Nature And Nature : Emily Dickinson And Walt Whitman

1326 Words6 Pages
Nature has an undefinable meaning as the theme is utilised in literature, and it has been a topic of reflection within the Romanticists since the beginning of the era. Romanticism and nature and inextricably linked ideas. Poets; Emily Dickinson and Walt Whitman wrote during the romantic era, and both drew heavily from aspects of nature in their work. Nature can be paralleled against several things, including humanity and the idea of life and death. The contrast between the natural world and the artificial world, and what this means for society, is also strongly eluded to in Dickinson and Whitman’s poems. Each poet uses nature as the backbone to their poetry in several instances. Dickinson’s, “Hope is the Thing with Feathers”, (Dickinson, 19) and “My Life Has Stood A Loaded Gun”, (Dickinson, 69) are strong examples of this. Whitman’s, “Song of Myself”, (Whitman, 29) and, “When Lilacs Last in the Dooryard Bloom’d”, (Whitman, 255) are also poems that show the connection between nature and romanticism. Poets, Dickinson and Whitman engage with romanticism in a creative and constructive manner through the utilisation of the natural world.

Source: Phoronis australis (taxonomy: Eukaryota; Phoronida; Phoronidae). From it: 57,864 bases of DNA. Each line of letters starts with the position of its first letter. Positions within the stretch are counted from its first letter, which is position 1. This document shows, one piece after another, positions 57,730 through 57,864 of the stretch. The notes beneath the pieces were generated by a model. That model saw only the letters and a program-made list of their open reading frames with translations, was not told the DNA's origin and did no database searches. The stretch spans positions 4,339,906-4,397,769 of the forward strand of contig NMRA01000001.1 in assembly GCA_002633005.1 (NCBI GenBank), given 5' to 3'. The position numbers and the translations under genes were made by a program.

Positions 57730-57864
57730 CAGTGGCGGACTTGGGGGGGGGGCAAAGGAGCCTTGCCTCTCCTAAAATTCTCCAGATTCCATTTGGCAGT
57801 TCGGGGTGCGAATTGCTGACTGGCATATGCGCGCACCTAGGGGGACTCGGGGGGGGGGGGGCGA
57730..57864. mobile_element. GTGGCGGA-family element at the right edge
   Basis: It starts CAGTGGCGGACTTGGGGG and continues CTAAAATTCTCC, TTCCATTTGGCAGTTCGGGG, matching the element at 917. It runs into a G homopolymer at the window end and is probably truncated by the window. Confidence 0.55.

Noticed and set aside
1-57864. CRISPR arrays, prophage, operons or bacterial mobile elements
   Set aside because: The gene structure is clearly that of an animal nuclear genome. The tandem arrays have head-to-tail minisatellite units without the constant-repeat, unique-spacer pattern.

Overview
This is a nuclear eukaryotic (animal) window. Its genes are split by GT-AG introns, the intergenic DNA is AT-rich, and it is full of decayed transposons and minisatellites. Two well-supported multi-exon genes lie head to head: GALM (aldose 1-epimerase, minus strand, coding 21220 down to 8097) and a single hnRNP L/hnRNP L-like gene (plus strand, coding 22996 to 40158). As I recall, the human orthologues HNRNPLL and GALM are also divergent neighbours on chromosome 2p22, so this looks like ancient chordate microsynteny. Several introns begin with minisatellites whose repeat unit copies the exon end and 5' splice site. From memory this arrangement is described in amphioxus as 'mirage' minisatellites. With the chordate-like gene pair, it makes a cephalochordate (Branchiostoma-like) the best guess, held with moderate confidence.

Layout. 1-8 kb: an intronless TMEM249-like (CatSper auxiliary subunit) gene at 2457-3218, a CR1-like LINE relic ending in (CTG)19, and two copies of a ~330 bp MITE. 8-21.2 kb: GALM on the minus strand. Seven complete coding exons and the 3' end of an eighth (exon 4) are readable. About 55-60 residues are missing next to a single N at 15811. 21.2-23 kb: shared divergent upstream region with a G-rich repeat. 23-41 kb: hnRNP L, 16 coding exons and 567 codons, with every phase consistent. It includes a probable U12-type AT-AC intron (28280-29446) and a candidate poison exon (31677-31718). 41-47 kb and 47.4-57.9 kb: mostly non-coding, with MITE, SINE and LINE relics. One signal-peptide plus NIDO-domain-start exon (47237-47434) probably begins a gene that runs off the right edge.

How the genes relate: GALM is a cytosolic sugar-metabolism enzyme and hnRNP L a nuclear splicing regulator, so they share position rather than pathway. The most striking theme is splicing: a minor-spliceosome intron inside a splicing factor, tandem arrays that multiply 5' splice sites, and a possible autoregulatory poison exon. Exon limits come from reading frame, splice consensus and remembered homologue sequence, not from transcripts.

The natural world is a major theme within Romanticism. Both Dickinson and Whitman weave elements of nature through their work. Romanticists believe the natural world reflects key ideas within society, and within those who exist within society. Whitman explicitly draws from the theme of nature, and Dickinson makes reference to nature in her
Open Document